Court of the Universe Street Marker in Flushing meadows Corona Park

Fountain of the Planets hosted a nightly show with synchronized fireworks, music, color-changing light effects, and water shooting as high as 150 feet into the air. 2,000 powerful water shooting nozzles pushed out 400 tons of water! During the 1939 World’s Fair, the Pool of Industry was known as the Lagoon of Nations.

Fountain of the PlanetsFountain of the Planets in 2024

Today, none of the industrial pavilions that once stood around the pool remain. Various sports fields ring the pool today. However, some pieces of the fair buildings did find new life after the fair. General Electric’s attraction “Progressland,” created by Walt Disney, was repurposed as the ride “Carousel of Progress” in California’s Disneyland.

The Pavilion of the Republic of China

The red and gold palace of The Pavilion of the Republic of China was located in a prime spot just in front of the Unisphere. It stood on a corner along the Court of Peace, next to the Caribean Pavilion and in front of the Polynesian Pavilion. The building was a replica of a traditional imperialist palace in Peking.

The impressive pavilion was made mostly of materials shipped over from Taiwan, including handmade roof tiles. Symbols of good luck including a dragon, phoenix, lion, and unicorn were included in the facade design. The official guidebook for the fair enticed visitors to the site with the promise of viewing more than 400 objects including jade, porcelain, ancient silks, bronze, and calligraphy, some more than 3,000 years old. Today, there is a large field of grass where the pavilion once stood.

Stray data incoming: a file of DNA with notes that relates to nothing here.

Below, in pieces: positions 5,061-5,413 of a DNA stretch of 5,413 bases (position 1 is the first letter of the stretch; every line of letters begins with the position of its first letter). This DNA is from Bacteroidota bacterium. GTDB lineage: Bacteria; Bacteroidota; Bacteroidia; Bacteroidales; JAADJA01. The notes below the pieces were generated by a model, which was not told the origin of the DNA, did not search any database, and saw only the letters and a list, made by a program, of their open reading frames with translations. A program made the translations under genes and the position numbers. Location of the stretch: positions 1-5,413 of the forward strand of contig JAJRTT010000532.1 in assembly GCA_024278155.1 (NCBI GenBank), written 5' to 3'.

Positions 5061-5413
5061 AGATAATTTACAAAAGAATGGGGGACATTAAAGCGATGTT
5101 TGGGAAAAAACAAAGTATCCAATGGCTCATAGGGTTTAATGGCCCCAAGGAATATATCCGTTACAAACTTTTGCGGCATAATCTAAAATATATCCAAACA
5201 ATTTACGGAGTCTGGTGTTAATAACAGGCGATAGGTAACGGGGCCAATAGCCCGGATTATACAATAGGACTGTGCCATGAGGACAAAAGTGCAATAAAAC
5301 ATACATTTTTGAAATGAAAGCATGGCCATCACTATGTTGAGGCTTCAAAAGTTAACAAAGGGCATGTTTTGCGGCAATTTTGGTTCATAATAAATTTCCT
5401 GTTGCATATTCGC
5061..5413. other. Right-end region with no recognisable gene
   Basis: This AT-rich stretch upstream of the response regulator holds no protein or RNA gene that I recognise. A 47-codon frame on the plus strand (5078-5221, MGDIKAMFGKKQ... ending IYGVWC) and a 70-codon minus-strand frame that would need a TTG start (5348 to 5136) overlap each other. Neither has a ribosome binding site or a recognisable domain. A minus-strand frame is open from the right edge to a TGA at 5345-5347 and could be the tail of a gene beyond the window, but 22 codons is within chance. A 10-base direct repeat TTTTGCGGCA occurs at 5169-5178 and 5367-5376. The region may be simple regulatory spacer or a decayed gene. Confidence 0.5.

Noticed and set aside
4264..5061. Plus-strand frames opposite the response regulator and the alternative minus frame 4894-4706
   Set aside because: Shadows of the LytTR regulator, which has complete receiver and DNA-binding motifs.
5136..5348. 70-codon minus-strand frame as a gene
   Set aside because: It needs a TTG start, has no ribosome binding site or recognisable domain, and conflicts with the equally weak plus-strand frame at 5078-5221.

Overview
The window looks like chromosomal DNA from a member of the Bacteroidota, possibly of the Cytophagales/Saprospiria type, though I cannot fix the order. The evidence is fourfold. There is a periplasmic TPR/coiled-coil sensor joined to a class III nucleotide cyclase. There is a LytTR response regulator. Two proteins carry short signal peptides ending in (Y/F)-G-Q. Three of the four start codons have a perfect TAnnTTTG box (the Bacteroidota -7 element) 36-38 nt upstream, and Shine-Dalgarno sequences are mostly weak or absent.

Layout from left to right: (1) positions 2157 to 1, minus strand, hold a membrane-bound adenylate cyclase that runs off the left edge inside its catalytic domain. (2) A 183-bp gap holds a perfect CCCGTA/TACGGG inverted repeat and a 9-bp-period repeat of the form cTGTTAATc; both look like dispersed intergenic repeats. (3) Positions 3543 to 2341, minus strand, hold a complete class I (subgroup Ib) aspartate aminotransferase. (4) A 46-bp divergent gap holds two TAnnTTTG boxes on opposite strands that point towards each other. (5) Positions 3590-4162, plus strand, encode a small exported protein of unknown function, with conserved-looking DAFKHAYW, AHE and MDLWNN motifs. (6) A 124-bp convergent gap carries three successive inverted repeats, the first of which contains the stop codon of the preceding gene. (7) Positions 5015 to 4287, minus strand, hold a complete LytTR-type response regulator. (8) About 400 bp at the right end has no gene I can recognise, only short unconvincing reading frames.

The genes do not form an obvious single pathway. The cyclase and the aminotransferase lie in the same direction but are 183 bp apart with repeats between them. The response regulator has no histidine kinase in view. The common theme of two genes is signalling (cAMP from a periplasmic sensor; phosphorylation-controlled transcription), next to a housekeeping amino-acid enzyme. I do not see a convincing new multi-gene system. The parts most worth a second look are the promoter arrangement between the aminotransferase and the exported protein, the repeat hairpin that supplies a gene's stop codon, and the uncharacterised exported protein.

3. The Rocket Thrower

Rocket Thrower

The 43-foot bronze sculpture displayed prominently opposite the Unisphere was designed by sculptor Donald De Lue. Standing in the Court of the Universe at the top of the Fountains of the Fairs, The Rocket Thrower is meant to evoke the fair’s theme of “Man’s Achievement on a Shrinking Globe in an Expanding Universe.” The sculptor depicts a muscular figure hurling a rocket toward the sky while reaching for a constellation of stars with his other hand.

De Lue had just six months to model the sculpture before it was sent to the Fonda Artista in Italy to be cast. The casting process took almost a year and the piece was installed just before the fair’s April opening. Other sculptors chosen to create works for the fair included Paul Manship, Marshall Fredericks, Theodore Roszak, Jose de Rivera, and De Lue.

Rocket Thrower Sculpture 1964 World's Fair

When The Rocket Thrower was unveiled, it was panned by New York Times art reviewer John Canaday who wrote that the piece was “the most lamentable monster, making Walt Disney look like Leonardo Da Vinci.” Robert Moses, the Fair Commissioner, came to De Lue’s defense, stating that Canaday’s insult was “the greatest compliment you could have…[Canaday] hates everything that is good.”

The sculpture hasn’t moved from its perch since the fair. Restoration work was done in 2013 with funding from the Municipal Art Society’s Adopt-A-Monument program. The bronze figure was cleaned, buffed, and gilded so its golden stars shine brightly once more.

Caribbean Pavilion